Rng (algebra)

In mathematics, and more specifically in abstract algebra, a rng (or non-unital ring or pseudo-ring) is an algebraic structure satisfying the same properties as a ring, but without assuming the existence of a multiplicative identity. The term "rng" (IPA: ) is meant to suggest that it is a "ring" without "i", that is, without the requirement for an "identity element".

There is no consensus in the community as to whether the existence of a multiplicative identity must be one of the ring axioms (see the history section of the article on rings). The term "rng" was coined to alleviate this ambiguity when people want to refer explicitly to a ring without the axiom of multiplicative identity.

A number of algebras of functions considered in analysis are not unital, for instance the algebra of functions decreasing to zero at infinity, especially those with compact support on some (non-compact) space.

Formally, a rng is a set R with two binary operations (+, ·) called addition and multiplication such that

A rng homomorphism is a function f: RS from one rng to another such that

If R and S are rings, then a ring homomorphism RS is the same as a rng homomorphism RS that maps 1 to 1.

All rings are rngs. A simple example of a rng that is not a ring is given by the even integers with the ordinary addition and multiplication of integers. Another example is given by the set of all 3-by-3 real matrices whose bottom row is zero. Both of these examples are instances of the general fact that every (one- or two-sided) ideal is a rng.

Rngs often appear naturally in functional analysis when linear operators on infinite-dimensional vector spaces are considered. Take for instance any infinite-dimensional vector space V and consider the set of all linear operators f : VV with finite rank (i.e. dim f(V) < ∞). Together with addition and composition of operators, this is a rng, but not a ring. Another example is the rng of all real sequences that converge to 0, with component-wise operations.

Also, many test function spaces occurring in the theory of distributions consist of functions decreasing to zero at infinity, like e.g. Schwartz space. Thus, the function everywhere equal to one, which would be the only possible identity element for pointwise multiplication, cannot exist in such spaces, which therefore are rngs (for pointwise addition and multiplication). In particular, the real-valued continuous functions with compact support defined on some topological space, together with pointwise addition and multiplication, form a rng; this is not a ring unless the underlying space is compact.

The set 2Z of even integers is closed under addition and multiplication and has an additive identity, 0, so it is a rng, but it does not have a multiplicative identity, so it is not a ring.

In 2Z, the only multiplicative idempotent is 0, the only nilpotent is 0, and the only element with a reflexive inverse is 0.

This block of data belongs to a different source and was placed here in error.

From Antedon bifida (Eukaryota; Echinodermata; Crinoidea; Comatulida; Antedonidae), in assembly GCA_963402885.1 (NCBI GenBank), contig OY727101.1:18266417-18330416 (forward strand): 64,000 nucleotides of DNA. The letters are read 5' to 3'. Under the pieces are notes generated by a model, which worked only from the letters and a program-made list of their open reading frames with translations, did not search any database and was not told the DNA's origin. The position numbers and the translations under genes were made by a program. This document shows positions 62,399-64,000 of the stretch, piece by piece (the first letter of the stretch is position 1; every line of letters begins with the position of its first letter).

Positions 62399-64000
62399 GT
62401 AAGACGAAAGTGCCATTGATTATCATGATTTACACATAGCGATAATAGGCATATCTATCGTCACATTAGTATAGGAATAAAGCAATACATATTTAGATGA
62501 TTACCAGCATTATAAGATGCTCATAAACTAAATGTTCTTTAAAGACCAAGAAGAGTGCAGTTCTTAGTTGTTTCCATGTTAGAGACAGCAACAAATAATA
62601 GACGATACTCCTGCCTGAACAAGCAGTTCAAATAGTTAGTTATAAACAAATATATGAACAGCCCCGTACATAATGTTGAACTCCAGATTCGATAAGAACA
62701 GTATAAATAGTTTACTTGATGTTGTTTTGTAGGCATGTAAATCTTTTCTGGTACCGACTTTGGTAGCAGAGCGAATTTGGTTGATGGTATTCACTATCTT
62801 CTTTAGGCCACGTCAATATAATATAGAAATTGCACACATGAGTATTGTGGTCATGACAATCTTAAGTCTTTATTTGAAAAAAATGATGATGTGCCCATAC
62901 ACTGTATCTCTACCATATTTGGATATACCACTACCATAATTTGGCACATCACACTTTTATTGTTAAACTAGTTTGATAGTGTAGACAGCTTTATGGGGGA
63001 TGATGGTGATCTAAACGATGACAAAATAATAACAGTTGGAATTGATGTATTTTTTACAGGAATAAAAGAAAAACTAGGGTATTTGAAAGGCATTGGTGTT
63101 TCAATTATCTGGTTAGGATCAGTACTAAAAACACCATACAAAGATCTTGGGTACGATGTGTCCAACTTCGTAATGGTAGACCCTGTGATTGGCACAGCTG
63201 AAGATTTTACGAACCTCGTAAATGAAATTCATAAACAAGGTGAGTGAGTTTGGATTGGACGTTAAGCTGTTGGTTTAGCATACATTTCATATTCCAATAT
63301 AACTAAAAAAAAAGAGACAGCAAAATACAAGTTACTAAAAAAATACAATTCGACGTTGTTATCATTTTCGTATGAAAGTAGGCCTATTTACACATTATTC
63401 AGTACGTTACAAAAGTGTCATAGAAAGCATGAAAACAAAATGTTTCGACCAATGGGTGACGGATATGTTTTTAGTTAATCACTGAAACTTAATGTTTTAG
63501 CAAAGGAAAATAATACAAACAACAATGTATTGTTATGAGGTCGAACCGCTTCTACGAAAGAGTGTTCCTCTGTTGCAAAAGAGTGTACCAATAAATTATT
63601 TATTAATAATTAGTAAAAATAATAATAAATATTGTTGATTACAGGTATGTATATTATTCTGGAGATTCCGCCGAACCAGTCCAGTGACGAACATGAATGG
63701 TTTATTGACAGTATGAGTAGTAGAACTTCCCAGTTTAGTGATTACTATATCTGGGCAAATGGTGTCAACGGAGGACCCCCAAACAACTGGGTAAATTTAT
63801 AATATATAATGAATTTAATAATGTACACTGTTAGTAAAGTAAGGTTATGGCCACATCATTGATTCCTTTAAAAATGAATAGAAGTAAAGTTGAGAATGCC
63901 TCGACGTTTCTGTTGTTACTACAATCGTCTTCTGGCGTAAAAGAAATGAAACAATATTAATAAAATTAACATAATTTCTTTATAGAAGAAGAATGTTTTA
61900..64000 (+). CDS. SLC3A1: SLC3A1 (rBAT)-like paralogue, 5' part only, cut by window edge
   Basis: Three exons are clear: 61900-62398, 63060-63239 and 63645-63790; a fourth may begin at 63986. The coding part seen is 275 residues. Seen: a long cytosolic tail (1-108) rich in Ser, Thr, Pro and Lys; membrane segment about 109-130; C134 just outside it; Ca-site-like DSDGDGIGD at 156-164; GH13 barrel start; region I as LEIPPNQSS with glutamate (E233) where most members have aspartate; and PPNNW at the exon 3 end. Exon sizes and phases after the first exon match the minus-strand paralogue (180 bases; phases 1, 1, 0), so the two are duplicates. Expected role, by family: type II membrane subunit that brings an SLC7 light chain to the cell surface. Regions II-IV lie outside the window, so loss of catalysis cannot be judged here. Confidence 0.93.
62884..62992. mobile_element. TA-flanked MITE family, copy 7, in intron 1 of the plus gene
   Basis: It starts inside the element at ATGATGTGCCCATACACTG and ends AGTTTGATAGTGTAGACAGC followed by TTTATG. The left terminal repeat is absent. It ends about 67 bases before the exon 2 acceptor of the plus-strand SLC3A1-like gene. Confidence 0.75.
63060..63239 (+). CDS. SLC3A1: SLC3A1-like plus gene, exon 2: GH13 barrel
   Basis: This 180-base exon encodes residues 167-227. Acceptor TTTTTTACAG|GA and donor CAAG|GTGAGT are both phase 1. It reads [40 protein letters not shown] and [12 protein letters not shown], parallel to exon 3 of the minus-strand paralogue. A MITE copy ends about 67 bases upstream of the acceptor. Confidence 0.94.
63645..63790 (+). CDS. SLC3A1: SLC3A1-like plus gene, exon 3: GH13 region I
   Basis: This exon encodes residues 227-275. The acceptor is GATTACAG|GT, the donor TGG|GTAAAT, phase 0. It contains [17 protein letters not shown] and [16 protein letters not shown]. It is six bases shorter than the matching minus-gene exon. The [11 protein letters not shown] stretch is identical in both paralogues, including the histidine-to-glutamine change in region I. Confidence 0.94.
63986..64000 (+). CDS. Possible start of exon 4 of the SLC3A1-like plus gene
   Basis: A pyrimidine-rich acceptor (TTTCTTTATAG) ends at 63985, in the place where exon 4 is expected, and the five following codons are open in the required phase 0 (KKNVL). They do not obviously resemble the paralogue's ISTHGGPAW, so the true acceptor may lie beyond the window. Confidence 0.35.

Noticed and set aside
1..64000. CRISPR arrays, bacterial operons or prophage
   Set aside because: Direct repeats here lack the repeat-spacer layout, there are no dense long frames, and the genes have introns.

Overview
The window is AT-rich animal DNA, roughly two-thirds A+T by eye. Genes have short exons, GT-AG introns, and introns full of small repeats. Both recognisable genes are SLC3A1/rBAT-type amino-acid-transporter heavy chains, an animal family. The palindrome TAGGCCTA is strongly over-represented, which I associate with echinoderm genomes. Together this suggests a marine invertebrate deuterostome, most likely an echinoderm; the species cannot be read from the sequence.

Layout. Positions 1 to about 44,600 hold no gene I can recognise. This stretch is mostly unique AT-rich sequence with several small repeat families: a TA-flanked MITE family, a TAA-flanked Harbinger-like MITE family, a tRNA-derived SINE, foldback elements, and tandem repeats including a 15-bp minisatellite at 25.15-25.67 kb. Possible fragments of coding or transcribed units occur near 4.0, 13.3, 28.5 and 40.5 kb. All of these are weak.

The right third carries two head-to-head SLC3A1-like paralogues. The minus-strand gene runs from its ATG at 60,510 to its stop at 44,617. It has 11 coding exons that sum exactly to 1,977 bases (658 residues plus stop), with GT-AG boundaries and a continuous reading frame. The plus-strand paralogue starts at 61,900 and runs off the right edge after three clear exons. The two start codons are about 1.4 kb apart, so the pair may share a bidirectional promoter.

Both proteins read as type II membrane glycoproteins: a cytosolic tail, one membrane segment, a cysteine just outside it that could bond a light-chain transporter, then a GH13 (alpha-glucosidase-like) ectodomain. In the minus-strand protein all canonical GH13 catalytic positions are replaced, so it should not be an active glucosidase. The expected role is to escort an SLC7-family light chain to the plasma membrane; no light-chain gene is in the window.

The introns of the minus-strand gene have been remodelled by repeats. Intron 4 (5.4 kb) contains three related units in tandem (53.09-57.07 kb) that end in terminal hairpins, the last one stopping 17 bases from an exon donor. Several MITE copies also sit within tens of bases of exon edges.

Every rng R can be enlarged to a ring R^ by adjoining an identity element. A general way in which to do this is to formally add an identity element 1 and let R^ consist of integral linear combinations of 1 and elements of R with the premise that none of its nonzero integral multiples coincide or are contained in R. That is, elements of R^ are of the form

where n is an integer and rR. Multiplication is defined by linearity:

More formally, we can take R^ to be the cartesian product Z × R and define addition and multiplication by

The multiplicative identity of R^ is then (1, 0). There is a natural rng homomorphism j : RR^ defined by j(r) = (0, r). This map has the following universal property:

There is a natural surjective ring homomorphism R^ → Z which sends (n, r) to n. The kernel of this homomorphism is the image of R in R^. Since j is injective, we see that R is embedded as a (two-sided) ideal in R^ with the quotient ring R^/R isomorphic to Z. It follows that

Every rng is an ideal in some ring, and every ideal of a ring is a rng.

Note that j is never surjective. So, even when R already has an identity element, the ring R^ will be a larger one with a different identity. The ring R^ is often called the Dorroh extension of R after the American mathematician Joe Lee Dorroh, who first constructed it.

The process of adjoining an identity element to a rng can be formulated in the language of category theory. If we denote the category of all rings and ring homomorphisms by Ring and the category of all rngs and rng homomorphisms by Rng, then Ring is a (nonfull) subcategory of Rng. The construction of R^ given above yields a left adjoint to the inclusion functor I : RingRng. This means that Ring is a reflective subcategory of Rng with reflector j : RR^.

There are several properties that have been considered in the literature that are weaker than having an identity element, but not so general. For example:

It is not hard to check that these properties are weaker than having an identity element and weaker than the previous one.

Any additive subgroup of a rng of square zero is an ideal. Thus a rng of square zero is simple if and only if its additive group is a simple abelian group, i.e., a cyclic group of prime order.[5]

is unital if it maps the identity element of A to the identity element of B.

If the associative algebra A over the field K is not unital, one can adjoin an identity element as follows: take A × K as underlying K-vector space and define multiplication ∗ by

for x, y in A and r, s in K. Then ∗ is an associative operation with identity element (0, 1). The old algebra A is contained in the new one, and in fact A × K is the "most general" unital algebra containing A, in the sense of universal constructions.